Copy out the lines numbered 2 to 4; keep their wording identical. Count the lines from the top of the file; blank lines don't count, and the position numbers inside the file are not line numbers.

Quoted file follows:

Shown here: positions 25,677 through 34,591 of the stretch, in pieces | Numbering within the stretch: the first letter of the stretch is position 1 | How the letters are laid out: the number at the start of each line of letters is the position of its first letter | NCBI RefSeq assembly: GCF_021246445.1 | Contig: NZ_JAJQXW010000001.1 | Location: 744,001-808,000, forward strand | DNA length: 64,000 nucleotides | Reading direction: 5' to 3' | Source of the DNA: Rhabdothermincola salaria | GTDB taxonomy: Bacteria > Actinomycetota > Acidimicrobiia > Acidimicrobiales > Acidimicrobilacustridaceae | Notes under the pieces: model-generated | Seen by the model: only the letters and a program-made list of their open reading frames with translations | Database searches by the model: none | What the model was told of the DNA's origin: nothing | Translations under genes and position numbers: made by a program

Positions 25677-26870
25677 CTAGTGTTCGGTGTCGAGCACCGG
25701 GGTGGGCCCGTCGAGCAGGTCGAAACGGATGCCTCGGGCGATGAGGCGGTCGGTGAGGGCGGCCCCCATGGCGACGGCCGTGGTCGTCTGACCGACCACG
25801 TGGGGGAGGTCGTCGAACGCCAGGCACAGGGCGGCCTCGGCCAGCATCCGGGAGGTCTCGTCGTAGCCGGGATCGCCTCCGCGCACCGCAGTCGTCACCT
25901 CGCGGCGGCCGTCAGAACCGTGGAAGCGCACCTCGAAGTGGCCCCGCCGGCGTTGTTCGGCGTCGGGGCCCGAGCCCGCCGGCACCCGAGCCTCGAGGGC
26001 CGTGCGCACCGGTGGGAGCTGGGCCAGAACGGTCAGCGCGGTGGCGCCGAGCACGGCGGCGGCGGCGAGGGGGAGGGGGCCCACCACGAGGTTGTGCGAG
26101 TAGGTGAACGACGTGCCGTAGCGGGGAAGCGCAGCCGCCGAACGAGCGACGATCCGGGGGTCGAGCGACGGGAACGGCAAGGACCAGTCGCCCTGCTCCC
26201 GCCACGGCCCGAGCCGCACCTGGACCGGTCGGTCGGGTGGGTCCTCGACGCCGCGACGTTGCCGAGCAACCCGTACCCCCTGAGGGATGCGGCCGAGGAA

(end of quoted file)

Positions 25677-26870
25677 CTAGTGTTCGGTGTCGAGCACCGG
25701 GGTGGGCCCGTCGAGCAGGTCGAAACGGATGCCTCGGGCGATGAGGCGGTCGGTGAGGGCGGCCCCCATGGCGACGGCCGTGGTCGTCTGACCGACCACG